Fenno: The Snide of the 1Lkyries

BY

FENNO WAS TAKING a ten minute break from his hectic, first week schedule. Between claiming, in one class, that he couldn’t have known the assignment yet and asserting, in another, that the textbook had been sold out, it had been a stressful shopping week. Rushing back from the Hark with enough candy to fuel him through his next course preview – the whole week was like the movies! – Fenno sighed with relief when he remembered that, signing onto his courses late, he could, at the very least, conveniently “forget” to place his old 1L mugshot on the seating chart.

Only one thing was really bothering Fenno that afternoon: 1Ls. Make that two things, he thought, recalling his morning experience: 1Ls and the fixed-place chairs that predominated in the second floor classrooms of accursed, monumentally ugly Pound. Momentarily untethered from the bland, institutional carpeting beneath those seats, and the distressingly impersonal distance between them and the table he rested his laptop on, Fenno settled into his first-floor Pound armchair and focused his ire on the flock of first years clustered around him.

“Jenna, David, Audrey, Sasha!” one shrieked, as one clique of former section-mates approached another. There were grins and mutual merriment all around, Fenno noticed: the tribe had finally reunited after braving the frustratingly anonymous surrounds of their elective. This was, of course, the problem – the reason why Fenno was subjected to 1Ls encountering each other in the hallways, at the Hark, and in class, always with the same deeply grateful grins of recognition, joyous to be delivered from the plight of not being intimately acquainted with each and every one of their classmates.

Fenno pretended to bury his head in the Federal Courts casebook he was intending to return that afternoon. Long since having graduated to 2Ldom – back, he believed, to adulthood – he could neither stomach the high school gossip circle quality of it all (“they were LRW partners and now they’re hooking up? No way!”) nor the college freshman enthusiasm for local watering holes. “zOMG!” one shrieked. “I haven’t checked out Tommy Doyle’s yet! We totally have to go!” Fenno was certain that she and her cast of intrepid explorers would be intrigued by how the consistency of its sticky floors diverged from the Kong’s.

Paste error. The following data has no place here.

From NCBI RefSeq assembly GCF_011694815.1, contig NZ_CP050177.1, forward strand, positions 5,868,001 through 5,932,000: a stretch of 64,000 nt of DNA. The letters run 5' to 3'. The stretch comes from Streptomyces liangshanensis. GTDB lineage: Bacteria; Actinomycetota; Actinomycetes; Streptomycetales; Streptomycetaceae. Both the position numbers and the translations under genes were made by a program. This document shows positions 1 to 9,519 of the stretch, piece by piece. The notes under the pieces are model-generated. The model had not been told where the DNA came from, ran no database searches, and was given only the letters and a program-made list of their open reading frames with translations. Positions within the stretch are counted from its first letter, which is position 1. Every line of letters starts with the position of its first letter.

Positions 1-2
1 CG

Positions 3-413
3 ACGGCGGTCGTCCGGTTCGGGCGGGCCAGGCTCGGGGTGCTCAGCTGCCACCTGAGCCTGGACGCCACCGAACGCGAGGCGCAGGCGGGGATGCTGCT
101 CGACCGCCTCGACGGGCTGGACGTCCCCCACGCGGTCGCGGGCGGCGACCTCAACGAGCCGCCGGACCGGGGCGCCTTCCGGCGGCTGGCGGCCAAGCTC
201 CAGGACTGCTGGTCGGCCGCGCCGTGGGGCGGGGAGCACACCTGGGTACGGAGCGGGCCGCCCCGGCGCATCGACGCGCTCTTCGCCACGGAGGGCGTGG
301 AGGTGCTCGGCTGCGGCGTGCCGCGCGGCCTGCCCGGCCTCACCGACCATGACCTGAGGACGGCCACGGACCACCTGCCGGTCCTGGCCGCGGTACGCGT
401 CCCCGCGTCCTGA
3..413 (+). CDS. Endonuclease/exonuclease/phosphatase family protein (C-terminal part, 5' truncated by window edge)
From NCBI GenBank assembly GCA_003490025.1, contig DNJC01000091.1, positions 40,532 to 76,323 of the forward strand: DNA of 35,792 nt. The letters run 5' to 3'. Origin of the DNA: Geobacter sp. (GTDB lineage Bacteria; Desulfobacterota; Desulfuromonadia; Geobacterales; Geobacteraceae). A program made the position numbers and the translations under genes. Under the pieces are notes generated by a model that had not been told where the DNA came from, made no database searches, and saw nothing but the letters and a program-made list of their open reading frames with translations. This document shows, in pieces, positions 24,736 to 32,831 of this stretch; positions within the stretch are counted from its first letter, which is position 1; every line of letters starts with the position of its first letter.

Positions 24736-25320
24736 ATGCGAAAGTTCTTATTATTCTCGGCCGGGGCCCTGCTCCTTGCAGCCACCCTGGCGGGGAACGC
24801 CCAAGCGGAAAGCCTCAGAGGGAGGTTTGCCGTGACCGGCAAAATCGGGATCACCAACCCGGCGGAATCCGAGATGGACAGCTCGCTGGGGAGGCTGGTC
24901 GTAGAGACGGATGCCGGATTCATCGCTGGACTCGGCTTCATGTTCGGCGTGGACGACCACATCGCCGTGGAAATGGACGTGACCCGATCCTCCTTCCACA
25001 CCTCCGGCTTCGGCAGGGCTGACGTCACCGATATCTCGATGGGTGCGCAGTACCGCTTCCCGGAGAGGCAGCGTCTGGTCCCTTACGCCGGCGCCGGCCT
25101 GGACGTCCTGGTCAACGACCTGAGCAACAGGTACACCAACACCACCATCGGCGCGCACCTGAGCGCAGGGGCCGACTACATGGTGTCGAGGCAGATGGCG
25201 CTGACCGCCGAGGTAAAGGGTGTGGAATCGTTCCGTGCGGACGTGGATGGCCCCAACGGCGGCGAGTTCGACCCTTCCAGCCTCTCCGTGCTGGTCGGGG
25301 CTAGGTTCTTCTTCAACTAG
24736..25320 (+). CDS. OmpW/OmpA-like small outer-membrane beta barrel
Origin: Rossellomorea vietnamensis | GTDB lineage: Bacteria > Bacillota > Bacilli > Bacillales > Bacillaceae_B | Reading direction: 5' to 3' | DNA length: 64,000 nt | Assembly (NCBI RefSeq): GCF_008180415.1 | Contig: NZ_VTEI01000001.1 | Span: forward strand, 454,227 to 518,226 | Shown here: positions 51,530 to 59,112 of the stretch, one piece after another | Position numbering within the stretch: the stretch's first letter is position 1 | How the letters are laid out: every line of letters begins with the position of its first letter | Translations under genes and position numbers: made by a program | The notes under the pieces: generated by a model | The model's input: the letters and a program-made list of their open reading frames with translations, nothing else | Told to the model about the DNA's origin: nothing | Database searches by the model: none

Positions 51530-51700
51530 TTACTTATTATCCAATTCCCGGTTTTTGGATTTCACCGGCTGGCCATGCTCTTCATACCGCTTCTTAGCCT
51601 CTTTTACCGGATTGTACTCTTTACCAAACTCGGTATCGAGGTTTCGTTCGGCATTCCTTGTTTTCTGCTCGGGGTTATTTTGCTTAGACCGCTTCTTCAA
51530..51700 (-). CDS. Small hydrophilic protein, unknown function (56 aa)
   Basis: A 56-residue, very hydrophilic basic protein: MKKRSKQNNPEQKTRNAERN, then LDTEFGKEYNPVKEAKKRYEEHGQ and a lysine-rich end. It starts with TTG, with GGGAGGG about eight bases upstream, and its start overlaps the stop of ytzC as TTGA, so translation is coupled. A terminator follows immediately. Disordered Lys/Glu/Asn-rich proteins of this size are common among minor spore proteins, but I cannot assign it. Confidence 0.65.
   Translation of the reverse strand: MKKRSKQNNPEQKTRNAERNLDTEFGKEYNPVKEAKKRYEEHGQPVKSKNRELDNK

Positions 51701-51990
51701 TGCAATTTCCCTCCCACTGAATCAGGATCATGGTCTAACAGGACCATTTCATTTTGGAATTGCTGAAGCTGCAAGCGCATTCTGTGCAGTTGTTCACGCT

The agony of it had almost succeeded in uprooting Fenno from his beloved armchair, when one of the louder girls began to recount her less than feverishly social evening activities. “Did you read contracts!?” one asked her excitedly, with all the innocent enthusiasm of someone who had either pined for parole evidence theory since prekindergarten, or was, at least, so lost in life that he could not see past excitement over another day of a required 1L class. “No,” came the sheepish reply. “To be honest, I’ve become obsessed with Jonah Tweedman. I spent all night googling him – his beautiful house, his beautiful wife…”She was not ironically quoting the lyrics of that Talking Heads song. “Oh, you mean Jenny Suk!” one responded, instinctively.

At that very moment, Tweedman himself came striding down the hall with all the self confidence of a feudal lord come to collect a tithe of wheat from his recalcitrant peasants. Upon hearing the slight but grating mispronunciation of his wife’s name, he stopped, pivoted, and focused his steely gaze on the 1L horde. He lifted his chin and his eyebrows. All were silent. Clearing his throat, Tweedman returned his gaze to the floor, shifted his seating chart into the hand closest the flock, and went on his way.

The message was clear: the law school was a small place, a private place, and they had crossed a line. Political futures – forget it, in this economy, even the corporate futures once guaranteed to HLS’ most ferocious fuckups – had been momentarily imperiled, achievements suspended in midstream.

The 1Ls only began chatting again when Duncan Kennedy accosted Tweedman somewhere down the hall, yelling “no, no, you’ve got it all wrong. It’s not just a Marxist argument, it’s a neo-Althusserian Marxist argument. There’s a critical difference!” The rush, the enthusiasm of the 1Ls had dimmed noticeably, and they were well on their way back to the cowed cynicism that had allowed them to step on their college peers and excel in college to the point at which they wound up here.

For the first and last time while holding a Federal Courts casebook, it was Fenno’s turn to smile.

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